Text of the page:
Natural gas costs likely to decline under new rules

April 09, 1992|By Thomas C. Hayes | Thomas C. Hayes,New York Times News Service

DALLAS -- Federal regulators approved a sweeping set of new rules yesterday that will further deregulate the natural gas industry and are likely to lead to lower prices for consumers.

The new rules will allow local utilities and other buyers to bargain directly with producers, ending pipelines' regulated monopoly on such sales.

The monopoly had been eroding since the mid-1980s amid government deregulation efforts.

Analysts and utility executives said the changes, along with many others in the complicated rule revisions, would restrict pipelines mainly to being transporters of gas and should lead to lower prices for consumers, or at least reduce the rate of %J increases when gas prices rise.

"This takes away the pipelines' monopoly to merchandise gas to the pipeline customers," said Edward J. Sondey, senior vice president for gas supplies at Brooklyn Union Gas Co., one of the nation's largest utilities.

"The result will be more buyers, more sellers and a reduction of end-user prices. And it should have a positive impact on the demand for gas."

Utilities in most regions have purchased gas from pipeline companies that gathered big volumes of gas from dozens of gas drillers. The pipelines typically charged the local utilities one fee, adding the shipping and storage costs to the cost of the natural gas itself.

The new rules, detailed yesterday in a long-awaited document by the six-member Federal Energy Regulatory Commission, would require pipelines to separate those costs and enable utilities to bargain directly with producers and other marketers for the natural gas and separately with the pipelines for their transportation or storage services.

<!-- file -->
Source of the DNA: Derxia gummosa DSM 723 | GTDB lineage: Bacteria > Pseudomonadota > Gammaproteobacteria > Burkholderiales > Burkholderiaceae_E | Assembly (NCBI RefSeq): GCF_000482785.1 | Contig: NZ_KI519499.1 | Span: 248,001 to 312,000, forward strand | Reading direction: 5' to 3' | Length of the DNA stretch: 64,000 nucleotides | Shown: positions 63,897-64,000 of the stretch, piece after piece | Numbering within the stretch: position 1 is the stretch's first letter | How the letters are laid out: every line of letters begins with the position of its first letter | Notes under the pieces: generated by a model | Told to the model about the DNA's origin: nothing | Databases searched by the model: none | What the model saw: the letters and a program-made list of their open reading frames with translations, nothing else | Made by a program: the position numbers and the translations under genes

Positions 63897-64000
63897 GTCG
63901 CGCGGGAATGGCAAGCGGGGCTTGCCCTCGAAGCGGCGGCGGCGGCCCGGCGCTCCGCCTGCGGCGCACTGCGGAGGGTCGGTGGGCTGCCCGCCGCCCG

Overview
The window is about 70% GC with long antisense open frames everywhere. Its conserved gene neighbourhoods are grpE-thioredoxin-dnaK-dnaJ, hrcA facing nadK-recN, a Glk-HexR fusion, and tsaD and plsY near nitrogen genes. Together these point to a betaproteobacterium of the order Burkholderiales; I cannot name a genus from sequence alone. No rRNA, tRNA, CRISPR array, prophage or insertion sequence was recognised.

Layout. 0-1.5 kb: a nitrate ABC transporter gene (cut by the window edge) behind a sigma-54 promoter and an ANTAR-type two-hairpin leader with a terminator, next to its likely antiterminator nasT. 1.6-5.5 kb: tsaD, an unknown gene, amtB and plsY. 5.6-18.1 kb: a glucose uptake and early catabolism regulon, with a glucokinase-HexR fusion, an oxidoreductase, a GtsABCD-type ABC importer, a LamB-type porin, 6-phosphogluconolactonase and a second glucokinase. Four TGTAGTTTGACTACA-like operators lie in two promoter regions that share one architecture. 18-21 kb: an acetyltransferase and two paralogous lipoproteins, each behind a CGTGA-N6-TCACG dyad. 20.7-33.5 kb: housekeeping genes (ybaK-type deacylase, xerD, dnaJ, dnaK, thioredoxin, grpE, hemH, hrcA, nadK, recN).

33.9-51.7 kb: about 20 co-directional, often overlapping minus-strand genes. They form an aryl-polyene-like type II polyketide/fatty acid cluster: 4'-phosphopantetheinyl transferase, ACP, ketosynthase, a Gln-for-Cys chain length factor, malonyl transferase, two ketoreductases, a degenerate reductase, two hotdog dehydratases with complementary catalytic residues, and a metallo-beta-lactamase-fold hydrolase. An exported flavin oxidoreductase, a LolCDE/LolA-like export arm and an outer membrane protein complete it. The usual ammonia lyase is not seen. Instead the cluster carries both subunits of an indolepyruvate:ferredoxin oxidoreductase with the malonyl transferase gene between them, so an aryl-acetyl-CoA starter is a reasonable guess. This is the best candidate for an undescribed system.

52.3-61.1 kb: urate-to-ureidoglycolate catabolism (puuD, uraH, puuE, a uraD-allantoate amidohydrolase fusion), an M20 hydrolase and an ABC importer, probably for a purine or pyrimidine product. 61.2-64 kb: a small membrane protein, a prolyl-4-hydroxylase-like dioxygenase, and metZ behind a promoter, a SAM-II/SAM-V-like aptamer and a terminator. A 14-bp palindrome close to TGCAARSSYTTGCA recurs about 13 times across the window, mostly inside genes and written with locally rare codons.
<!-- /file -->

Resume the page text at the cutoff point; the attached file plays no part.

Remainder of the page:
Nicholas Bush, president of the Natural Gas Supply Association, which represents major producers, called the regulatory action "a historic occasion." He said the new rules would create a more competitive environment that would bring "positive changes" to the industry.

Some industry executives and consultants said the changes could moderate the seasonal pricing patterns for gas -- lower prices in winter and higher prices in the summer -- thereby bringing more stability to the industry.

Mr. Sondey said large utilities such as Brooklyn Union would acquire larger volumes of gas during the summer, when gas is cheaper, and hold it in storage for use during peak use periods in the winter, when gas demand is typically as much as six times greater than in the summer.

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